Perspectives on animation
Press release issued: 17 October 2011
David Sproxton CBE, co-founder and Executive Chairman of Aardman Animations, will give the 2011 Richard Gregory Memorial Lecture, entitled Perspective on animation, on Monday 24 October at 6 pm in the Wills Memorial Building, Queen’s Road, Bristol.
Covering the past, present and future of Aardman Animations, and with the support of many ‘classic cuts’, David will discuss why animation can have such a powerful resonance with an audience.
Considering expression, with examples from ‘Morph’ and ‘Gromit’, the lecture will explore how people can read emotions from inanimate objects, and if people have a pre-formed language of expression, including body language, that is universal.
Moving into film and animation production, the lecture will conclude by asking whether the current fashion for 3D films is beneficial to the way an audience engages with fictional characters and stories. Current and emerging research in this area will be presented to hypothesise on future developments.
Admission is free but advance booking is essential. To book go to, http://davidsproxtonlecture.eventbrite.com
Further informationThe University will make every effort to provide disabled access, where possible, to all of its events. Members of the public who require additional support for any of the lecture, e.g. wheelchair access or sign language interpretation, please email firstname.lastname@example.org directly at the earliest opportunity.
David Sproxton is the co-founder and Executive Chairman of Aardman. Together with co-founder Peter Lord, he has overseen the development of the company from a two-man partnership to one of the pre-eminent animation houses in the industry. David has served as a producer, director or cinematographer on a number of animated projects at Aardman.
Sproxton and Lord met at Woking Grammar School for Boys, and in 1970 made their first animated film using David’s Bolex camera. It was a crude piece using cutouts and chalk drawings yet showed enough talent for a BBC Children’s Television producer to offer the pair a chance to make short animated films for his programme Vision On.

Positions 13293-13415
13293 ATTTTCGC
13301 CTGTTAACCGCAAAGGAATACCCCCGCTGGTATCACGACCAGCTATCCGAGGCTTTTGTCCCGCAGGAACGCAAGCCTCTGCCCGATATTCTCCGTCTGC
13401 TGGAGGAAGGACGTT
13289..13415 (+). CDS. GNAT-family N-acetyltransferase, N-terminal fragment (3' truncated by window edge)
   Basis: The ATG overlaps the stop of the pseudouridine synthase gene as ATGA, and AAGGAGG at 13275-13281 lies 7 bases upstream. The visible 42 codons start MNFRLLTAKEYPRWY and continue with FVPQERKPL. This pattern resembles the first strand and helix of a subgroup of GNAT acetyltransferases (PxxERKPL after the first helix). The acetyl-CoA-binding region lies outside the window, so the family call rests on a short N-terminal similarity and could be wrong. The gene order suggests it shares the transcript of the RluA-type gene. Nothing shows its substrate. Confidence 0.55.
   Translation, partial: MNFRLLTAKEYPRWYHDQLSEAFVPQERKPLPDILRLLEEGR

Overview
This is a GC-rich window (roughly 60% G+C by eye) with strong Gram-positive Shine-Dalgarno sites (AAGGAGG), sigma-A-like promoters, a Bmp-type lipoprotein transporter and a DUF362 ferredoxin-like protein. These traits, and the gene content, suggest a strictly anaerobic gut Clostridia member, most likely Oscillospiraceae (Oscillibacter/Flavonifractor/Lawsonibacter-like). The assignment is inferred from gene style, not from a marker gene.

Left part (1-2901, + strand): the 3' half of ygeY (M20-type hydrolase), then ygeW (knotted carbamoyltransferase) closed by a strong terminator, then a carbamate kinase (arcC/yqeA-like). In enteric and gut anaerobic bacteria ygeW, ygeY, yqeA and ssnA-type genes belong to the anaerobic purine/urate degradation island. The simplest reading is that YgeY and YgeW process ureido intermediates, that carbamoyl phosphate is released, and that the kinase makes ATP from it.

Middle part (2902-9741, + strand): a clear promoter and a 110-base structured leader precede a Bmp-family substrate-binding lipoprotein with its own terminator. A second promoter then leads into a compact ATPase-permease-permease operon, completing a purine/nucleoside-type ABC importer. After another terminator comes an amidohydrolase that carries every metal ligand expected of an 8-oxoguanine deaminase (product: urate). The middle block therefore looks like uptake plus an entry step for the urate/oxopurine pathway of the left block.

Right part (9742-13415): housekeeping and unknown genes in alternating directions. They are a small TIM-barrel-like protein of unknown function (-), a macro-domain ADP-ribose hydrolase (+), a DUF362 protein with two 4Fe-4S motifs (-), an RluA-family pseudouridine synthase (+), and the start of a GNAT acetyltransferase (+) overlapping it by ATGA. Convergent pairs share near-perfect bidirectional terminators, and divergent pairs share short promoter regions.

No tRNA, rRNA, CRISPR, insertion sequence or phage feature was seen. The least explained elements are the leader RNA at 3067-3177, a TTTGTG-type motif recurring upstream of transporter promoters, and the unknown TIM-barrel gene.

After graduating from Durham University, David decided to pursue filmmaking full-time. In 1972, Sproxton and Lord formed Aardman and in 1976, moved to their permanent home in Bristol, England. Their first professional creation was the character Morph, who went on to star in the BBC series The Amazing Adventures of Morph. During this period, the duo made two short animated films, Down and Out and Confessions of a Foyer Girl, to which they applied the groundbreaking technique of using recorded conversations of real people as the basis for the script. Later, five more films called Conversation Pieces, using the same “vox pop” technique, were commissioned by Channel 4. “Vox pop” was also utilized in Aardman’s Lip Synch series for Channel 4 which included Nick Park’s Oscar®- winning short Creature Comforts.
In addition to Nick, the studio is known for discovering and nurturing new filmmakers. These include Steve Box who won a BAFTA Award for his direction of Stage Fright and co-directed The Curse of the Wererabbit with Nick Park; the Oscar®-nominated and BAFTA-winning Peter Peake the director of HumDrum and many commercials. Also, Richard Goleszowski who directed the Rex the Runt series for BBC 2 and the Creature Comforts series for ITV; Darren Walsh (Angry Kid) and Stefan Marjoram (BBC3 Blobs and Presentators for Nickleodeon).
David co-produced Aardman’s first feature film Chicken Run (2000), the Wallace and Gromit feature The Curse of the Wererabbit (2005), and the CGI feature Flushed Away (2006), made in association with DreamWorks. David is currently involved in the development of further feature films in association with Sony Pictures. He is also involved in the many TV projects the studio is developing including Shaun the Sheep, Chop Socky Chooks, Angry Kid, Timmy and the latest Wallace and Gromit film, A Matter of Loaf and Death.
David Sproxton spent nine years on the board of the Bristol Old Vic Theatre Trust and three years on the Board of the UK Film Council. He is now chairman of Encounters Festivals (Bristol’s celebration of the Short film) and a board member of At-Bristol and the National Film Television School.